I’m aware now how lucky I was in the way the show handles it and I think I’d be very careful in choosing how it’s done and it being tasteful. I certainly wouldn’t turn a role down because of it, no.

What's your views on the Jon Snow situation? Will we be seeing him again?

I’m certain we’ll see him again – I would hope so anyway because he’s such a strong character and it’d be a real shame if that was it. I know the writers have been given a bit of freedom in terms of where they go with the show, so it's anyone's guess.

Are we going to see you in season six?

I don’t think so – but I’m not dead which is always a good sign in the Game of Thrones world. So who knows for future seasons? 

Photo: Rachel Smith

What items should every man have in his wardrobe?

Two or three suits certainly – some good crisp white shirts too. I’m really keen on Fred Perry polos at the moment so I’d put them in as well. But for me it’s a nice pair of well fitting jeans, some good boots and plain t-shirts. Keep everything simple, I’d say.

Do you have any hidden talents?

I don’t know if you could call them hidden but I used to do impressions when I was 15. I used to do prank calls as these people and try to convince certain hoteliers that I was someone else. At the time I used to do people like Tony Blair and William Hague. It was very good fun; hearing people kind of thinking “Hmm, is that who I think it is?”  

What’s the best night out you’ve ever had?

Some of my favourite ones were back in my uni days [Tudor studied English Literature at Leicester] where there’d be house parties. We'd stay ‘till 11 in the morning and have those really deep and intense chats that you have when you're 18-years-old.  

What’s your desert island film, book and album of choice?

In terms of drama, something classic like Gladiator. I watched Lawrence of Arabia recently though – I’d been reprimanded for having not seen it – and I thought it was absolutely extraordinary. In terms of pure comedic value, Tootsie is brilliant. The book would have to be To Kill a Mockingbird. I’d pick an album called Stripped by The Rolling Stones – it’s a live set of some of their songs. There’s one called ‘Dead Flowers’ that no matter how I’m feeling, it’ll make me feel on top of the world.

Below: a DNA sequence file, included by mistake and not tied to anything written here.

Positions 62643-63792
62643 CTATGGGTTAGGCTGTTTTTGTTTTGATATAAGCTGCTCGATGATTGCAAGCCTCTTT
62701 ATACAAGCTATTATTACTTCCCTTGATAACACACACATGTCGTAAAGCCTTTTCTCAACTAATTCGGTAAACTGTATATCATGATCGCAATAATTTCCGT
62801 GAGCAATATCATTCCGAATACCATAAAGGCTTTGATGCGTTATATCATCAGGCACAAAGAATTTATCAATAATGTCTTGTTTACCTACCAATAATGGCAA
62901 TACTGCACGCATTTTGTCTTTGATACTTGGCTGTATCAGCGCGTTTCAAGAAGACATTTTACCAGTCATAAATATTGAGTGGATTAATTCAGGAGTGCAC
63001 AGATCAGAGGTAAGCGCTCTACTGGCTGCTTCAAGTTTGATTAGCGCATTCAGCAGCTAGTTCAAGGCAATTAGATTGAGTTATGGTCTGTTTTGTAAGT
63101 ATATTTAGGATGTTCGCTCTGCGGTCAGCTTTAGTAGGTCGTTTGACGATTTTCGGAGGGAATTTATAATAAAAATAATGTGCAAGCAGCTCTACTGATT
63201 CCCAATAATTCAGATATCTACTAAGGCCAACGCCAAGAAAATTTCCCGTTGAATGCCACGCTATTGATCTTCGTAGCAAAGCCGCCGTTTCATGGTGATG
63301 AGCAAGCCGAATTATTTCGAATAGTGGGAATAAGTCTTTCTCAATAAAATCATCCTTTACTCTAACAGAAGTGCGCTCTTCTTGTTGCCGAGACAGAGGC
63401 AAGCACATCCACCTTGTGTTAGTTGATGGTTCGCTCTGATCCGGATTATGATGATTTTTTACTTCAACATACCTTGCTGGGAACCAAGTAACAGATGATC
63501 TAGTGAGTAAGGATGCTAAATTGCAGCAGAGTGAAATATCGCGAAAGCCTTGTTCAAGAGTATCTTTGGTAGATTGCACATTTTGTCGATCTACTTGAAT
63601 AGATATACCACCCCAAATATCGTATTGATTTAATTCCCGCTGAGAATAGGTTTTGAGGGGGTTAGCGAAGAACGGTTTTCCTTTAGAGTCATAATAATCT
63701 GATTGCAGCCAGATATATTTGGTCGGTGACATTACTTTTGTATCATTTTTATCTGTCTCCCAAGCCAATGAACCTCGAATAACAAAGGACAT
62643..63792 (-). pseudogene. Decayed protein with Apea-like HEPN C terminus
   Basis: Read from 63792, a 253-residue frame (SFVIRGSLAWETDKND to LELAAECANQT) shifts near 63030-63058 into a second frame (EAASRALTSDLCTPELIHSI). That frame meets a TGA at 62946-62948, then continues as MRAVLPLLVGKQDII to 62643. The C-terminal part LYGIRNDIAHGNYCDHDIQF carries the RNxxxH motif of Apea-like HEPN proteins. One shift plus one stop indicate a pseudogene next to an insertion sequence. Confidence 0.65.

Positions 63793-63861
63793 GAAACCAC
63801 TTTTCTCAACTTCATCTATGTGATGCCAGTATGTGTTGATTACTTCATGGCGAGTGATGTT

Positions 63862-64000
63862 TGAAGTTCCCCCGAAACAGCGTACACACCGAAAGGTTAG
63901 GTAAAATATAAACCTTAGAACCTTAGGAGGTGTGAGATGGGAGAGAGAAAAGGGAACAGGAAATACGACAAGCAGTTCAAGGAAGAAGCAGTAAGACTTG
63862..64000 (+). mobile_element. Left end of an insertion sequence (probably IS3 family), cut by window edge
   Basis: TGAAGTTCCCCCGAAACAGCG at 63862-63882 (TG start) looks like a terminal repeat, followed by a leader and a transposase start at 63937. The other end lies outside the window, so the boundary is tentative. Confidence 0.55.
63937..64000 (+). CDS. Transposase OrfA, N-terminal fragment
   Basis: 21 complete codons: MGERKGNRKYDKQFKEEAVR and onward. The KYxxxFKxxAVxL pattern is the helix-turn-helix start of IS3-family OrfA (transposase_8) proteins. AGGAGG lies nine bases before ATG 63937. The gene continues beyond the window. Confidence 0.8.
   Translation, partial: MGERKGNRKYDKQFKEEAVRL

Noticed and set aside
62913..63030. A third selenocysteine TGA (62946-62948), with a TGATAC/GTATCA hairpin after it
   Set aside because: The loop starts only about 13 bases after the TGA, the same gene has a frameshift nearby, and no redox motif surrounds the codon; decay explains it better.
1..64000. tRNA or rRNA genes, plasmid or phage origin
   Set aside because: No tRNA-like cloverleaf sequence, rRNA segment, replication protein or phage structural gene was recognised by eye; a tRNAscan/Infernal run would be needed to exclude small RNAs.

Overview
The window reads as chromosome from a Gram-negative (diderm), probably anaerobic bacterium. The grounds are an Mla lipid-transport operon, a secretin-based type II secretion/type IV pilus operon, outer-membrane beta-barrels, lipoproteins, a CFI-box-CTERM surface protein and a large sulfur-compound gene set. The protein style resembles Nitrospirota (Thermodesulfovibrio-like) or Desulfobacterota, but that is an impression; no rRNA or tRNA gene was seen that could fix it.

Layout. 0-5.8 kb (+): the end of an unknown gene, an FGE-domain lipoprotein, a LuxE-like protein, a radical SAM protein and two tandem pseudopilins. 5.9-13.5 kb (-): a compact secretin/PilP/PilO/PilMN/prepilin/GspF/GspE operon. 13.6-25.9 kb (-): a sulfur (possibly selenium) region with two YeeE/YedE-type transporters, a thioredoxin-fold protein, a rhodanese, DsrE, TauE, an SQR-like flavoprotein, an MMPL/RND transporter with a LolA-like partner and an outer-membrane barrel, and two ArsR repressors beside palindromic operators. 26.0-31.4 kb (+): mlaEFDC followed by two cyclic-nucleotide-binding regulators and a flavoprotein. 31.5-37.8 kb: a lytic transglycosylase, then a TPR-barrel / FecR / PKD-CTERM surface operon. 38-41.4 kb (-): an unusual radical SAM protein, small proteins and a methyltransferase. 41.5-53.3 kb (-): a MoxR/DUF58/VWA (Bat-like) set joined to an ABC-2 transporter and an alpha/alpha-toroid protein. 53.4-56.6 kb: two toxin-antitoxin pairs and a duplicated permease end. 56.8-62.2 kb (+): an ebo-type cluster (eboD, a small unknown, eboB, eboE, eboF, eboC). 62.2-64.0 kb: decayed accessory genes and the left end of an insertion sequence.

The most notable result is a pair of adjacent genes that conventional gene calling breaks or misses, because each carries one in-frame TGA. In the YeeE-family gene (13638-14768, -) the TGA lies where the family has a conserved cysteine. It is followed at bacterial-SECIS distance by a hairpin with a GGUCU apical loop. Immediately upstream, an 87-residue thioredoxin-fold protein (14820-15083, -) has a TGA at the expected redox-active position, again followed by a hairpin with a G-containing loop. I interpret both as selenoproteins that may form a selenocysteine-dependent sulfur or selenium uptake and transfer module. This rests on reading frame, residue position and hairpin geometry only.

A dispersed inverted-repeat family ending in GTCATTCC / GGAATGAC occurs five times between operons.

What’s your favourite city in the world?

London has got everything. It’s sort of home now. On the whole, when I travel to different countries, I like to find the hidden places so I tend to avoid the cities – but in terms of the ease of getting about, finding what you need, the excitement, that undercurrent of whatever you want it to be, it’s got to be London.

If you could be in any other TV series, what would you choose?

I very much enjoy things like 24 although I suspect that’s run its course. I’m really loving the way British TV is going now – especially with Humans – it’s starting to echo the great American TV tradition of excellent high quality drama, acting, storytelling, cinematography. So anything in the style of that would be great. 

Is that why you think Humans has been such a success?

When I received the scripts, I thought it was something really special – I love the moral questions it raised and I think the best TV does that: the question of how much are we to trust our A.I.; how much should we allow them into our lives; should we let them interact with children; or is it going to give them a false impression of what humanity is? I hope TV keeps going in that way – it unites people by making people talk about it and there’s nothing better than that.

Humans' final episode airs 2 August on Channel 4 at 9pm.